Mercedes dealer review opens home front in luxury war
By Christiaan Hetzner
FRANKFURT (Reuters) - How many Mercedes staff does it take to sell a car? The answer, in the luxury carmaker's German showrooms, is more than it takes to shift an Audi - just part of the cost gap Daimler wants to close with its premium rivals.
Among the top three, Mercedes depends on its unprofitable company-owned dealerships for a bigger share of domestic sales than either Volkswagen's Audi or BMW, which rely more on franchises.
Now, according to documents seen by Reuters, Chief Executive Dieter Zetsche is targeting the company's "own retail" operations as part of a promised 2 billion euro ($2.6 billion) savings drive.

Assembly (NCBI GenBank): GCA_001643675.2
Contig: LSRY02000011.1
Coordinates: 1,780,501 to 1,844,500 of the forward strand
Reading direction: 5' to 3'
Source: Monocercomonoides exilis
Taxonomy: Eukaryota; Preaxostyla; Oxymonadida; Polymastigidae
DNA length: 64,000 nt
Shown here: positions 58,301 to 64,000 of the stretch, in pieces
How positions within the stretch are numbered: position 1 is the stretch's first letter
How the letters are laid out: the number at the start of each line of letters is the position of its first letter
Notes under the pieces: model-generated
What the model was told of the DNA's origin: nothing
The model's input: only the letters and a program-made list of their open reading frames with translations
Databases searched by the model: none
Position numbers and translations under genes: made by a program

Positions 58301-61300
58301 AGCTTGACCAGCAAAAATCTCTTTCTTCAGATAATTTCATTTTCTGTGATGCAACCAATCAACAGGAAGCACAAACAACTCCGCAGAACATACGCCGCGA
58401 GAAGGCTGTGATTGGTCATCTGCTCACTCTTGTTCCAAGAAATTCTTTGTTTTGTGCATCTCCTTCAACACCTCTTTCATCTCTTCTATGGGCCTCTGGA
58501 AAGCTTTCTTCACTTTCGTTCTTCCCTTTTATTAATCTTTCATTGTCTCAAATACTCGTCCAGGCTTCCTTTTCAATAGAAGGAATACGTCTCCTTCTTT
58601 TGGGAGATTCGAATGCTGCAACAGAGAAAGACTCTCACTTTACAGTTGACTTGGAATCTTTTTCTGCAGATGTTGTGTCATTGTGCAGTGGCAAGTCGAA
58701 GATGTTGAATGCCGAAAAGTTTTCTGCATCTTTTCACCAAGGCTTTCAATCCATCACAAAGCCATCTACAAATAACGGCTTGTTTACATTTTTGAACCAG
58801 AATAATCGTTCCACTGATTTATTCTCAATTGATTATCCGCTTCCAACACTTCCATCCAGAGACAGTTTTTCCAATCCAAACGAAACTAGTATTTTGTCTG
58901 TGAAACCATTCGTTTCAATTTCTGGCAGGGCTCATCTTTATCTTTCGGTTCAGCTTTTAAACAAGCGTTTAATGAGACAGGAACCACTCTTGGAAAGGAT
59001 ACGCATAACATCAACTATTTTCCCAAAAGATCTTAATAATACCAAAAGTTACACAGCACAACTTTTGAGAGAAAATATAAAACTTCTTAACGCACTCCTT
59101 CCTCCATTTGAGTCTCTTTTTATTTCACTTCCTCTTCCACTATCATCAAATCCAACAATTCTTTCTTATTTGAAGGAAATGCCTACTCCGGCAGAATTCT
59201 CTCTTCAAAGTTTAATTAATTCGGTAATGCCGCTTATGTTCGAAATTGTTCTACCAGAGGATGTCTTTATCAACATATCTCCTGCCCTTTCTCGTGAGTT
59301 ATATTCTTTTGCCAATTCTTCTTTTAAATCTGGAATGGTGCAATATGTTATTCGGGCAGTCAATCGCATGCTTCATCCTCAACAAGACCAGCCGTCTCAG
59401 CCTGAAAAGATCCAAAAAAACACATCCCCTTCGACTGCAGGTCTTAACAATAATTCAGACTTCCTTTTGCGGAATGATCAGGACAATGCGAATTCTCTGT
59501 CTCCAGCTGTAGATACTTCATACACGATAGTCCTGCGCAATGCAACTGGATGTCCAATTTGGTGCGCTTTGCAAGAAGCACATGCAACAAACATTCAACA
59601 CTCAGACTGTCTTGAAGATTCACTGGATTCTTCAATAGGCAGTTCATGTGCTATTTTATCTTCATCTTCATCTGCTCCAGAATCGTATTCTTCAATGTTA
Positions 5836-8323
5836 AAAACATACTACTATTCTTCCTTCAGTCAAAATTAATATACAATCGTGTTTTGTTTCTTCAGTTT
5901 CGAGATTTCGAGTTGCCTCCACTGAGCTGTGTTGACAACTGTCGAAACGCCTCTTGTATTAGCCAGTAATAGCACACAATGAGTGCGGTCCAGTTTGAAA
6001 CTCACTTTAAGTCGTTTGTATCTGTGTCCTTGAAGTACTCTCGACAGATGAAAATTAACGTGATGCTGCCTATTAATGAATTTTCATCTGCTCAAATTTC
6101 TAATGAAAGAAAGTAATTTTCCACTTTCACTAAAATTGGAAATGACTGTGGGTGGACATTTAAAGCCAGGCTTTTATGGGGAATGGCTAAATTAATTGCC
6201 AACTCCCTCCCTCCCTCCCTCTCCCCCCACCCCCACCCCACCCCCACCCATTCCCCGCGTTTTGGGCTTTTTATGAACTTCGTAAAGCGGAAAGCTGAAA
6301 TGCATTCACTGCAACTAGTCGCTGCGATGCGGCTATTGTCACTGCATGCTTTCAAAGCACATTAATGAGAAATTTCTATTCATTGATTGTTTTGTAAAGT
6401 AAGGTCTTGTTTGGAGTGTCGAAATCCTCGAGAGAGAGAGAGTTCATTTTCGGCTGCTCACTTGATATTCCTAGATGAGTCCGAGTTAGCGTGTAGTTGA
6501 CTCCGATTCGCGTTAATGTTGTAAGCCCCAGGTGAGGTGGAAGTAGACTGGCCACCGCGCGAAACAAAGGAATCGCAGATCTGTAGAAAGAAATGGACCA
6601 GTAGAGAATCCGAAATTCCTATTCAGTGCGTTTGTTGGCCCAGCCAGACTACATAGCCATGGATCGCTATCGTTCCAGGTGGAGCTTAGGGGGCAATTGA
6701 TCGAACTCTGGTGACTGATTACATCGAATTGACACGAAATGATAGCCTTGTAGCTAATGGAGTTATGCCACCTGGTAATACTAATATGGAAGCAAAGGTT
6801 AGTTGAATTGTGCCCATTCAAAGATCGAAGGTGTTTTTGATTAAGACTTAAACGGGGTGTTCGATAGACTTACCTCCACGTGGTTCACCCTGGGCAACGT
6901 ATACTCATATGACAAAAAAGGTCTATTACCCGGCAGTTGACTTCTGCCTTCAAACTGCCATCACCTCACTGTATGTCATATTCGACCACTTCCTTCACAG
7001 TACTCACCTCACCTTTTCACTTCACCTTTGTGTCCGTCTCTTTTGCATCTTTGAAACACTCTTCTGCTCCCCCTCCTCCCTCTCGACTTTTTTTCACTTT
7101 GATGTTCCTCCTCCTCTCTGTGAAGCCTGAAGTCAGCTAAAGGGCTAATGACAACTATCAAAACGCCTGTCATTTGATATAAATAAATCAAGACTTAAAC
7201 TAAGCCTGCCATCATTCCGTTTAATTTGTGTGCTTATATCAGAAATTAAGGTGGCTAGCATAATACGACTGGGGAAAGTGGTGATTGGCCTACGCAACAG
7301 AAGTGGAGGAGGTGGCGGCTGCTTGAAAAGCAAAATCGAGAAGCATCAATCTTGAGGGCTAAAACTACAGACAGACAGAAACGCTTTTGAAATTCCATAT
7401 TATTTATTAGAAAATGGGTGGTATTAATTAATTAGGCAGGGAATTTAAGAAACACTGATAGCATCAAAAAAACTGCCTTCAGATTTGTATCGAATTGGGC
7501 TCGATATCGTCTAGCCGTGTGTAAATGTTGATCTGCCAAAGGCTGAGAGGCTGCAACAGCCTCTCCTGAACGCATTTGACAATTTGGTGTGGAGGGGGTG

Daimler, already in talks to sell four German outlets, could mount a bigger sell-off if those transactions go well, a person familiar with the company's thinking told Reuters.
"Management wants to try this out to see exactly how it would work in practice," said the person, who asked not to be named.
"They are gathering experience that could serve as a blueprint," he said, adding "Zetsche is no fan of own retail."
The rethink opens a home front in Daimler's battle to lift profitability to the 2013 operating margin target of 10 percent it set three years ago, only to shelve it in October.
Zetsche, 60, has so far failed to put Daimler on course to keep its pledge to overtake Audi and reclaim the crown from BMW by 2020 - or even trim their lead in sales and profit. Daimler further cut its guidance late last month. Continued...